Belgium and the Netherlands Ring in the New Year under the Shadow of Terrorism

Publication: Terrorism Focus Volume: 5 Issue: 2

For the first time in decades, there were no fireworks illuminating the sky of Belgium’s capital during the New Year celebrations. A few days earlier, the Belgian government had decided that—due to the increased risk of a terrorist attack—the annual event where thousands gather in front of the King’s palace would be cancelled. In the Grand Place, the main square of Brussels, policemen watched every suspect movement. The national airport, the metro and train stations were also under rigid surveillance.

The fear of a terrorist attack surfaced just before Christmas when, on December 21, police forces arrested 14 persons allegedly plotting the escape of Nizar Trabelsi (La Dernière Heure, December 22, 2007). Trabelsi, a former professional soccer player, was arrested on September 13, 2001 and in 2004 was sentenced to 10 years in prison for plotting an attack on the military base of Kleine Brogel, in northern Belgium. Among those arrested in the alleged breakout plot was Malika al-Aroud, the widow of one of the suicide bombers who killed Afghan commander Ahmed Shah Massoud.

The 14 suspects were released 24 hours later due to lack of evidence. No plans, weapons or explosives were discovered during the investigations (La Libre Belgique, December 22, 2007). Following the arrests, the government raised the alert level to four—the maximum level—until January 2.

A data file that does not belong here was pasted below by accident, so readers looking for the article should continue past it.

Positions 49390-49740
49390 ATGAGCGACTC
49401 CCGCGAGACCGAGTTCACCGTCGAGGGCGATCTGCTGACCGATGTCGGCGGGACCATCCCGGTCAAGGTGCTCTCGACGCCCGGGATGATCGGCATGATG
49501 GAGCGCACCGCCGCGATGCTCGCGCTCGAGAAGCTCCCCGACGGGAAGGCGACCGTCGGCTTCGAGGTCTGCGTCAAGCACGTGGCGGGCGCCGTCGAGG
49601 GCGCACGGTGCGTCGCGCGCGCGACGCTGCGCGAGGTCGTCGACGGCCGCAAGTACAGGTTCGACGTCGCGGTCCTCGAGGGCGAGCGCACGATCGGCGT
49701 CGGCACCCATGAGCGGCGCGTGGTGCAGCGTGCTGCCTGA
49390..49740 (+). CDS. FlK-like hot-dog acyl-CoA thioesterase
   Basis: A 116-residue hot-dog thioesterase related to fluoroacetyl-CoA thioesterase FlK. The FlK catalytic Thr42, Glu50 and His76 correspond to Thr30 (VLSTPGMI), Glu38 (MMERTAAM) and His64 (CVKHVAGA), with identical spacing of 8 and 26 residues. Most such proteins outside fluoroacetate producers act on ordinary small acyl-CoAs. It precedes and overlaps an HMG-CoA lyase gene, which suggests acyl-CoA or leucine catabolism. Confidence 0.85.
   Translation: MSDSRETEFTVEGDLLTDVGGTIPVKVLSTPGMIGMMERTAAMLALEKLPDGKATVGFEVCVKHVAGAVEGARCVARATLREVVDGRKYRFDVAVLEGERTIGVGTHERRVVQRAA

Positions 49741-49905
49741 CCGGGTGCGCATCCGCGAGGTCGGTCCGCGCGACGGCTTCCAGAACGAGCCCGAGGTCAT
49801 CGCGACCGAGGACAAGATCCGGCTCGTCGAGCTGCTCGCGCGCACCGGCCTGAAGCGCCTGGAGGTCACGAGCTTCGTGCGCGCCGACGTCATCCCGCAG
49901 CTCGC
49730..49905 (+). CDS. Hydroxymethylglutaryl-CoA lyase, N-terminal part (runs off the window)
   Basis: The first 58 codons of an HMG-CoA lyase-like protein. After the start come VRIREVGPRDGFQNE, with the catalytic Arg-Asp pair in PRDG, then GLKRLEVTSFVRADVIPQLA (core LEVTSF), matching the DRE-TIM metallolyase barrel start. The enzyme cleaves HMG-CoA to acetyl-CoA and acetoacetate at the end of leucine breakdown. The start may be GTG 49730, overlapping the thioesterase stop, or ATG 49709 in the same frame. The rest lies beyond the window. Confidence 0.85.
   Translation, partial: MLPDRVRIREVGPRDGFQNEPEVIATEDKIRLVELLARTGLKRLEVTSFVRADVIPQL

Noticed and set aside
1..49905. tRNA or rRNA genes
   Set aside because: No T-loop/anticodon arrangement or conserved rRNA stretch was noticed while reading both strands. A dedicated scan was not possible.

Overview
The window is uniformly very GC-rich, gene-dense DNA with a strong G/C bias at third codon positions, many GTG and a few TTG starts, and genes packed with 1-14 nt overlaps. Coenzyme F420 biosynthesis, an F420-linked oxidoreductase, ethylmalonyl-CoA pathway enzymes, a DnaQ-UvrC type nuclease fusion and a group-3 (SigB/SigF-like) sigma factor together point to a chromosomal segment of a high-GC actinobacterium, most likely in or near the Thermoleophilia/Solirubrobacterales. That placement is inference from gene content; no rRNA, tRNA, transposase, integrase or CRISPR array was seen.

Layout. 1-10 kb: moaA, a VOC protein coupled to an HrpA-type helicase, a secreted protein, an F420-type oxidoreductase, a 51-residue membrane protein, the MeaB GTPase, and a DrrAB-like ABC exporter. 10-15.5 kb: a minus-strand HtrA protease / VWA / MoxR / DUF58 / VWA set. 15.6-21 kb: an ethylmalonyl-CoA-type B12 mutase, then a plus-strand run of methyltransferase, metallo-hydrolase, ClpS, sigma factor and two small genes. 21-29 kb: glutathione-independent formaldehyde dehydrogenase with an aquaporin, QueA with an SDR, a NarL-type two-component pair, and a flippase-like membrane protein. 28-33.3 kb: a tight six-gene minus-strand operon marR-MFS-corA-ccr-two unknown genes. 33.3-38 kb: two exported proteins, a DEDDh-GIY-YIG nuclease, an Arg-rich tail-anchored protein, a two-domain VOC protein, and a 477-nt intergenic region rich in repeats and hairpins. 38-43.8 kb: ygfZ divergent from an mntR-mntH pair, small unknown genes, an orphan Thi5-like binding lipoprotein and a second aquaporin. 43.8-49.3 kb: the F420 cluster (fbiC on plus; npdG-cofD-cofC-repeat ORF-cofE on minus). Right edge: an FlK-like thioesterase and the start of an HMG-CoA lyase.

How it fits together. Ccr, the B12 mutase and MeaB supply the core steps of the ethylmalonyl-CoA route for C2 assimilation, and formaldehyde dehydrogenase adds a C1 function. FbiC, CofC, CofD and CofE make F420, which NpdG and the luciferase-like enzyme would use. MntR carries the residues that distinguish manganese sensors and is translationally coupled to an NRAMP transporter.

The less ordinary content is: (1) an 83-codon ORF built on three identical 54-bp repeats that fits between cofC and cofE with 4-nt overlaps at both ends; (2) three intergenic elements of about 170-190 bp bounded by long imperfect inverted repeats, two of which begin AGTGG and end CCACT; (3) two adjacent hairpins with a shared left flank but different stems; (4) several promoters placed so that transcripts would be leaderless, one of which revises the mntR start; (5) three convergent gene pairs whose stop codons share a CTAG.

In the neighboring Netherlands, the threat of terrorism also marked New Year’s Eve after three men were arrested on December 31 in Rotterdam. According to inside sources, they were planning an attack on crowds around Rotterdam’s Erasmus Bridge (De Telegraaf, January 3). Two of the suspects are Moroccan-Dutch, the other is Sudanese. They are still in custody.

In both countries, however, many accuse the authorities of exaggerating the terrorist threat. In the Netherlands, the public prosecution department dismissed the allegations that the three suspects were planning an attack (De Volkskrant, January 4); the threat, the department said, was “plucked from thin air” (DutchNews, January 4). No explosives or weapons were found in the homes of the three detainees. Therefore, the Dutch National Coordinator for Anti-Terrorism decided—contrary to his Belgian counterpart—not to raise the alert level or take any additional measures (Xinhua, January 4).

Suspicions are also increasing in Belgium concerning the seriousness of the threat. “Was the terrorist threat real?” asked Le Soir on January 2, observing the absence of any sign of attack. Yet the authorities insist that if suspects were ready to use weapons and explosives to liberate Trabelsi, they could also use those arms for “other purposes” (L’Echo, December 22, 2007). So far, the escape plan has yet to be proven and the weapons and explosives have yet to be found. As the government refuses to give more information on the ongoing investigation, the evidence of a terrorist threat is shrinking.

The opposition has accused the new government of overstating the threat of terrorism in order to consolidate its legitimacy. A transition administration was constituted on December 23 because no government could be formed within nearly 200 days of the elections. At least two senators and one representative have decided to request a study from the Comité R—the organization in charge of monitoring the intelligence community—to evaluate the threat of terrorism in Belgium.